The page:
EU finance ministers work on a plan to handle failing banks

 

Charlotte McDonald-Gibson
Friday 21 June 2013 00:34
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European Union finance ministers will today try to hammer out a blueprint for rescuing or winding down failing banks, aiming to lift the burden on the taxpayer and avoid a repeat of the chaotic Cypriot bailout.

The meeting in Luxembourg comes after finance ministers from the 17 eurozone nations yesterday tackled a related problem: exactly how and when money from a bailout fund known as the European Stability Mechanism (ESM) can be used to prop up a failing bank.

A draft of the guidelines seen by the Associated Press news agency suggested that the ministers would agree only to dip into the €500bn (£426bn) bailout fund to recapitalise banks if they threatened the eurozone’s financial stability and the host country was unable to provide the funds itself.

The plan is to resolve banks’ problems before they drag the economy down with them. It was this link which forced Cyprus to appeal for a €10bn bailout in March: the government was unable to cope with the massive debt their banks sustained when the Greek economy collapsed.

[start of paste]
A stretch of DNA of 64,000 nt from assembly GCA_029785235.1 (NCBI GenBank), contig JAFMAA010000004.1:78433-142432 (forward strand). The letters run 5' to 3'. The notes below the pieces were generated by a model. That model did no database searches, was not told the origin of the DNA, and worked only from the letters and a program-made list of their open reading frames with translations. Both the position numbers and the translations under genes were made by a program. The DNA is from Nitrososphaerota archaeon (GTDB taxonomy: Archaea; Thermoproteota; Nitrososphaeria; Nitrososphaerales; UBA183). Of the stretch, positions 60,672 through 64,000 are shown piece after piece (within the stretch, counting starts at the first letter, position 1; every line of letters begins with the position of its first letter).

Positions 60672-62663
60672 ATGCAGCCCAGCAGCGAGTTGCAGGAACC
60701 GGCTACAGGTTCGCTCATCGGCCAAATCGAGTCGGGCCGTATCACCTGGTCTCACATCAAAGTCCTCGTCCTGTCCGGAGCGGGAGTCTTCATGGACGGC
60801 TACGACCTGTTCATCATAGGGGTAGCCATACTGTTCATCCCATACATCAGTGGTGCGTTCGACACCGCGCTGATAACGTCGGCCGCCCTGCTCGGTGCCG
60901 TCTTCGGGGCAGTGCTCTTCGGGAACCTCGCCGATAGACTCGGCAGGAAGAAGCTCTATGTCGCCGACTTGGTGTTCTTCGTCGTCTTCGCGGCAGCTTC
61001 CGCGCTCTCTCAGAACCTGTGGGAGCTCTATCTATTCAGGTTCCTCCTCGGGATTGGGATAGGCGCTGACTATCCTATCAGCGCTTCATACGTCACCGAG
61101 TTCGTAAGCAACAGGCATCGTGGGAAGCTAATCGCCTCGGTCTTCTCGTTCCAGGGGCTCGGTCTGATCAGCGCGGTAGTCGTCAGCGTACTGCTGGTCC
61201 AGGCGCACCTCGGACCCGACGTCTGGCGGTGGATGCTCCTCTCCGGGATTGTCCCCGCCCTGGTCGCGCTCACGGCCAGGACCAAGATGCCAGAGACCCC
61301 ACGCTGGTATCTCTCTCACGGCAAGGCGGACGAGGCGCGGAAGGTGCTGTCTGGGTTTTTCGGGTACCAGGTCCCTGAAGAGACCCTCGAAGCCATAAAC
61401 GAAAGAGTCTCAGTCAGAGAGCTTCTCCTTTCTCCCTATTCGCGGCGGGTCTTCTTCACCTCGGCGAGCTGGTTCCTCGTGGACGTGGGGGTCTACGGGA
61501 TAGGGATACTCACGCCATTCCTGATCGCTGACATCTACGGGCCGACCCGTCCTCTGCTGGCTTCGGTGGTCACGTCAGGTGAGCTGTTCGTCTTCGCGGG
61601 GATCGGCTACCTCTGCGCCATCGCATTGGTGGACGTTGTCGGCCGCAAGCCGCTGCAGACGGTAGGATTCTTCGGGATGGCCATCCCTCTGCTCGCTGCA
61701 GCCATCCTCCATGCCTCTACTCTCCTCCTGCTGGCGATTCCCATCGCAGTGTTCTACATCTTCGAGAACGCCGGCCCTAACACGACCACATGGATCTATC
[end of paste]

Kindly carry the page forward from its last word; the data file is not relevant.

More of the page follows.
An initial bailout plan requiring all bank depositors to forfeit some of their savings provoked outcry. This was swiftly revised, but people with large deposits in the two biggest banks did take losses and the lack of clarity damaged confidence in the bloc’s banks.

The 27 EU finance ministers want to work out a step-by-step plan for exactly when and how a struggling bank is closed or recapitalised, and in what order creditors and investors lose money.

They want to avoid more EU bailouts with taxpayers footing the bill, but members of the bloc are expected to clash over which depositors and investors will be exempt from any so-called “bail in”. Governments are arguing that forcing certain investors to bail-in damages financial stability.

Setting up a eurozone-wide system for dealing with struggling banks a key pillar of the banking union that the bloc has agreed to implement, but progress has been slow.

“The banking union is an important element in creating more trust in the European banking sector,” the German Finance Minister, Wolfgang Schäuble, said yesterday.

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